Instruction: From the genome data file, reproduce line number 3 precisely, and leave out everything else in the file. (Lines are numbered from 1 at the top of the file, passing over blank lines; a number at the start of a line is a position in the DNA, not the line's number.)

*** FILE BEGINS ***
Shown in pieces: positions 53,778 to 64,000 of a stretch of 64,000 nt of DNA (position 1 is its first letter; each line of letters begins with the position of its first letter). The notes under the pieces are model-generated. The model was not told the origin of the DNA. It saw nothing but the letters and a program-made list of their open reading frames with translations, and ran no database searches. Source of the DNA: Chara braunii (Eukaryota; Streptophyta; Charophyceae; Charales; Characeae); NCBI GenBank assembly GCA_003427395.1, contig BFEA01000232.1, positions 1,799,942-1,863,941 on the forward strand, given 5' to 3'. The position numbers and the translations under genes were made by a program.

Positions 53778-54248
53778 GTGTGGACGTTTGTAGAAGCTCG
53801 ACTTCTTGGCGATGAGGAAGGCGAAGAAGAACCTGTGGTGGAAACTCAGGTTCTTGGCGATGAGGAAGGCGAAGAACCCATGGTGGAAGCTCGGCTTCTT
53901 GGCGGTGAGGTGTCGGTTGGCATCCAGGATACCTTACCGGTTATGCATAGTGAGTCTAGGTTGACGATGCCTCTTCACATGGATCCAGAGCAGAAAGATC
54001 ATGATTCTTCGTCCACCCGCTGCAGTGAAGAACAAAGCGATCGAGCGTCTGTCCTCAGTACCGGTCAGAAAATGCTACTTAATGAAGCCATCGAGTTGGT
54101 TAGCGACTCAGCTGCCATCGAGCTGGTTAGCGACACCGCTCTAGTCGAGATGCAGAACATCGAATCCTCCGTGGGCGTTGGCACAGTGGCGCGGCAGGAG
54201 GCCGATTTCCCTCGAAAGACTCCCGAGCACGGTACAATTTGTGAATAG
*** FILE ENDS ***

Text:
53778 GTGTGGACGTTTGTAGAAGCTCG